Marrying phone and Web

Editor’s note: Tom Donnelly is an associate director at Double Helix, a Fort Washington, Pa., research firm.

Market researchers are frequently asked to provide more value for less cost in a shorter time frame. The Internet offers a variety of suitable methodologies to conduct qualitative research, such as online bulletin boards, virtual focus groups and video chat interviews. One cost-effective methodology is the Web-assisted tele-depth interview (Web-TDI). While the technique may be old news for many, its pros and cons may not be well understood. This article presents an overview of: how Web-TDIs differ from traditional methods; two Web-TDI example studies; advantages of Web-TDIs; limitations of Web-TDIs; technological choices and avoiding pitfalls; when to use Web-TDIs.

How Web-TDIs differ from traditional methods

Web-TDIs are one-on-one telephone interviews conducted while also showing respondents information over the Internet. With standard TDIs, respondents either are not shown stimuli or are sent stimuli via mail/e-mail. Sending stimuli to respondents is not ideal because this information can be easily sent to competitors. Unlike in-depth in-person interviews (IDIs), moderators and clients cannot observe facial expression or body language with standard Web-TDIs. Also, it is more logistically challenging to manipulate materials with Web-TDIs vs. conducting IDIs. With these two exceptions, Web-TDIs are very similar to IDIs. The discussion guide may be identical for Web-TDIs and IDIs except for the moderator’s stage directions.

Two Web-TDI example studies

Two common research studies in which Web-TDIs have been used successfully are concept testing and message testing. One example is concept testing for physician journal ads where the manufacturer is trying to decide the best way to convey product messages to its key targets. Often three concepts are produced, with two different executions of each concept. To measure stopping power (i.e., the likelihood a respondent will stop and read the ad), one execution of each concept is shown briefly and then respondents are asked what they recall and how likely they would be to stop and read further. After this exercise, each execution is examined in detail and respondents are asked about the imagery, headline, body text and tagline. Conducting Web-TDIs for this concept test involves showing the concept executions in specific shuffled orders for a set amount of time.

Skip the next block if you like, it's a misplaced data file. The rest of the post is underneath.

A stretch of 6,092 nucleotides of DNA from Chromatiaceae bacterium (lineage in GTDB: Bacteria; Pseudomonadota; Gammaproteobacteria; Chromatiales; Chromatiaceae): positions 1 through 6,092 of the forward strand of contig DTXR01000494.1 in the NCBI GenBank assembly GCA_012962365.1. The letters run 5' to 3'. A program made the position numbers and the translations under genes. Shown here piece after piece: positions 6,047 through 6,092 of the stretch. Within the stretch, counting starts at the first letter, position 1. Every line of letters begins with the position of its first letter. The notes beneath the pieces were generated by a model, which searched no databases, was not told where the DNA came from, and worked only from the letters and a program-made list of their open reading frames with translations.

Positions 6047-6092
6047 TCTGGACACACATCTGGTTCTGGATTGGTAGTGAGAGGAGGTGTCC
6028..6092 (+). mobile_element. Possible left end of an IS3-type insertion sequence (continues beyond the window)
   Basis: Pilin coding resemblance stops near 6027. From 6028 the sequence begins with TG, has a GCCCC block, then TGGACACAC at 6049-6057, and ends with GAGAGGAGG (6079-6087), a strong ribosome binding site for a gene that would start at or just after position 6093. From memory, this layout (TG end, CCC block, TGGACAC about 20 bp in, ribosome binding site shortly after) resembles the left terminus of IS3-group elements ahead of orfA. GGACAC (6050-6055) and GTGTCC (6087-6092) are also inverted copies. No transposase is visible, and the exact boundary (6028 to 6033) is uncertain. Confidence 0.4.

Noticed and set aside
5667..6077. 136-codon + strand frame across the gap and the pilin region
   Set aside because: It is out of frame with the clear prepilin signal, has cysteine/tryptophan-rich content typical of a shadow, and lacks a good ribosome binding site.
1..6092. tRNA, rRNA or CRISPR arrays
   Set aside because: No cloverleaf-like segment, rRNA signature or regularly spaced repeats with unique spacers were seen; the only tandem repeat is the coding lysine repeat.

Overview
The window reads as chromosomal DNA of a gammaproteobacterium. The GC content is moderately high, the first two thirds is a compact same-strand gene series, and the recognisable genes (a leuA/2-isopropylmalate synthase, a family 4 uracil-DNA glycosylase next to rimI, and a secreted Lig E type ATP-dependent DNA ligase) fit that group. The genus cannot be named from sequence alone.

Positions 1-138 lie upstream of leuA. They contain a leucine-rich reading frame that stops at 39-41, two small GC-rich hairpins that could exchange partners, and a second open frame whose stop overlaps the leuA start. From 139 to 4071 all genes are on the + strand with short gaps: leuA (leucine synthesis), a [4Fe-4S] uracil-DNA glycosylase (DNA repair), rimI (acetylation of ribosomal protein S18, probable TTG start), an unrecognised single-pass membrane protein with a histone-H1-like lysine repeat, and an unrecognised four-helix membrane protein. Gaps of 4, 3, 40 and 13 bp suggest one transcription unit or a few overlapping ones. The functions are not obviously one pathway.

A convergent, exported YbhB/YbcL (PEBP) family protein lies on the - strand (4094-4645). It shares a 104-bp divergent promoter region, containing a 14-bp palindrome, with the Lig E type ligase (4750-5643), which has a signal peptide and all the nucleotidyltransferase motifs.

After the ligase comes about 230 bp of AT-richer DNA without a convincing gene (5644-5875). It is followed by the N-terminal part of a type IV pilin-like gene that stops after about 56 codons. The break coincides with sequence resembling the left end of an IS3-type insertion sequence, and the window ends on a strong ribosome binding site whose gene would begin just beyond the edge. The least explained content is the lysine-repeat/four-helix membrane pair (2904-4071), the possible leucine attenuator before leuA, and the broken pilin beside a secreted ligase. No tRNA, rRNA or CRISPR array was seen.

Another example is message testing for a pharmaceutical brand where the manufacturer is interested in which messages resonate with the target physicians and how best to convey the brand’s story. Typically, there are sets of messages (aka message buckets), such as efficacy, safety, etc. One way to conduct Web-TDIs is to use a spreadsheet with a tab for each message bucket. For each tab, messages are listed as rows and various attributes (e.g., credible, unique, motivate to Rx) for which messages are to be rated are listed as columns. After all message sets have been reviewed, messages that were selected to be included in the story can be shown on a new tab using spreadsheet programming. On this tab, messages can be put into the best order for a conversation between a drug representative and a physician.

Advantages of Web-TDIs

There are several advantages to using Web-TDIs.

  • Research objectives can often be met at lower study cost by saving on travel, facility and lower honoraria.